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Employees (Political Tests)

Volume 464: debated on Tuesday 3 May 1949

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8.

asked the Minister of Labour whether, before making the facilities afforded by his Department available to commercial firms, he will come to a general agreement with them that no political tests shall be imposed on employees supplied by him.

No, Sir. In submitting workers for employment my Department does not discriminate on grounds of race, colour, sex or belief.

Has the attention of the Minister been drawn to the recent proposals by the John Lewis partnership to make members of their staff sign a political declaration on pain of dismissal if they refuse to do so, and does he consider that the security problems involved in the sale of ladies' underwear are sufficiently important to warrant this intolerable intrusion into the private lives of their employees?

I can only say that as far as my Department is concerned, we do not discriminate in these political activities. I hope that firms also will follow the same example.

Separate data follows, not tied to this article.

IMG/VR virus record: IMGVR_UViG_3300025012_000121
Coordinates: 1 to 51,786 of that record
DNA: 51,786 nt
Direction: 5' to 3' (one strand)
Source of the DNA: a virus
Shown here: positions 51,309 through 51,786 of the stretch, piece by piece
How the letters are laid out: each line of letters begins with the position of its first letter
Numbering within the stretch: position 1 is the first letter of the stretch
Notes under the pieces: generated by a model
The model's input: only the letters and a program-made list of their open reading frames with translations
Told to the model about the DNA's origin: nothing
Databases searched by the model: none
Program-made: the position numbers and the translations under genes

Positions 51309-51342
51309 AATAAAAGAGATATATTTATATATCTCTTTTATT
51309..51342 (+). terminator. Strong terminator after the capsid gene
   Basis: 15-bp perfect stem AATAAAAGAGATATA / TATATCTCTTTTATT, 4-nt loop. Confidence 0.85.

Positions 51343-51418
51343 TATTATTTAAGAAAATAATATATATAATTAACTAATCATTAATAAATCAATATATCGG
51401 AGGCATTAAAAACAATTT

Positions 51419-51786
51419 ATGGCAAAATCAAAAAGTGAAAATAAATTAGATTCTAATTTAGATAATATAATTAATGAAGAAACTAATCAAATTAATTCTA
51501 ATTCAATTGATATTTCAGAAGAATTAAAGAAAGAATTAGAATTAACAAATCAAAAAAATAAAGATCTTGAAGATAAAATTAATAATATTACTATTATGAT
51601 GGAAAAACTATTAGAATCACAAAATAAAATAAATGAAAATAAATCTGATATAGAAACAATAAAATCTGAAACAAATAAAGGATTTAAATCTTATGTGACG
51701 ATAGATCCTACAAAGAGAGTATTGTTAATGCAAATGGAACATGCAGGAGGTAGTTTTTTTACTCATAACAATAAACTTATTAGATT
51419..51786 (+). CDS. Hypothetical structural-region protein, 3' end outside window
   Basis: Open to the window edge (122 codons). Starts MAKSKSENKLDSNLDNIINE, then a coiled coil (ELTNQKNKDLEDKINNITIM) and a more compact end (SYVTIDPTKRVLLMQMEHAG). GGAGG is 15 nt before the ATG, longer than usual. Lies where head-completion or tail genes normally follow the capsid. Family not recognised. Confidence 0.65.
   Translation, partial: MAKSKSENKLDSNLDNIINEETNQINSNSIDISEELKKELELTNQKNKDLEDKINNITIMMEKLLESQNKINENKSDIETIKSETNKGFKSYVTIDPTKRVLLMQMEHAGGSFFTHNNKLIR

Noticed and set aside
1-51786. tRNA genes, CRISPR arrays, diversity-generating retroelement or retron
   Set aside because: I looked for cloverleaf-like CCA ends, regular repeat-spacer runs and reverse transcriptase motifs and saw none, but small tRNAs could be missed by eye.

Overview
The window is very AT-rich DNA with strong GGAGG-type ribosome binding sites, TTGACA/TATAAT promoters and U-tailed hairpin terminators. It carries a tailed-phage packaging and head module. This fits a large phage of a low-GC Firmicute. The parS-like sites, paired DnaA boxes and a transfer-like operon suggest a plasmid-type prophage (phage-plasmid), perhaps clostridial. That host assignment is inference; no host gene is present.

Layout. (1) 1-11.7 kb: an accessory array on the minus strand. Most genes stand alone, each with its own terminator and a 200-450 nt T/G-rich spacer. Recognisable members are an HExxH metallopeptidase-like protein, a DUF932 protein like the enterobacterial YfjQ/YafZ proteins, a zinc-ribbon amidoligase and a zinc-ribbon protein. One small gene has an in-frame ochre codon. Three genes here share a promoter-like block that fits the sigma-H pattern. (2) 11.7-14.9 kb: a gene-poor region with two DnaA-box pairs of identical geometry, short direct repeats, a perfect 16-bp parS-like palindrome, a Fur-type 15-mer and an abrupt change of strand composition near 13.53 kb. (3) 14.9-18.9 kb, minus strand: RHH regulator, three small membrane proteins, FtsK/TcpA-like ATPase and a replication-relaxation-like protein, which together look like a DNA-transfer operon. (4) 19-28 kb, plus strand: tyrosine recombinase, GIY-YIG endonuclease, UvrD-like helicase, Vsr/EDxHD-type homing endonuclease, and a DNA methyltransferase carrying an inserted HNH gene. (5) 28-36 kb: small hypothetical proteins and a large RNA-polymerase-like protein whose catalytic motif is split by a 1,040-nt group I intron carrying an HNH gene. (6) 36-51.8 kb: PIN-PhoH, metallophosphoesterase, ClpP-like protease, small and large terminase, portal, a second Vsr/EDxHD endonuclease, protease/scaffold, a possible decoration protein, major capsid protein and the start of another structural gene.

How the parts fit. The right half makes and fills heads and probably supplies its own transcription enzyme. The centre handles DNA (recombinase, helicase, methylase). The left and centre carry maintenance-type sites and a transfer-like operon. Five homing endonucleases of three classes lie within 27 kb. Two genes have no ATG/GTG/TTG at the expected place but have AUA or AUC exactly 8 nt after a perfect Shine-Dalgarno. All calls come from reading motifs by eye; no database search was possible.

Would not the-Minister agree that although a great many Communists are notorious trouble makers it is very undesirable that there should be any discrimination by commercial firms against the employment of all Communists as such?

In reply to that question. I think that it is fair to state that there are many known and active Communists who in the workshops are first-class and reliable workers.

Can the Minister say whether any man dismissed under this arrangment would be entitled to unemployment benefit and, if so, whether there is any method of preventing this firm from applying their own political opinions to their staff at the public expense?

So far as unemployment benefit is concerned, without expressing myself too definitely, I should have thought that this would not deprive a man of his right to benefit, but as to whether we have any influence with the firm, all I can say is that I hope that they will not continue this practice.

We cannot go on with this Question indefinitely. I once said, "Is your supplementary really necessary?" We must get on with Questions. I called the hon. Member to ask Question No. 9.

While welcoming the Minister's assurance, in view of the tremendous political importance of the principle involved. I beg to give notice that I shall seek an early opportunity to raise the whole matter on the Adjournment.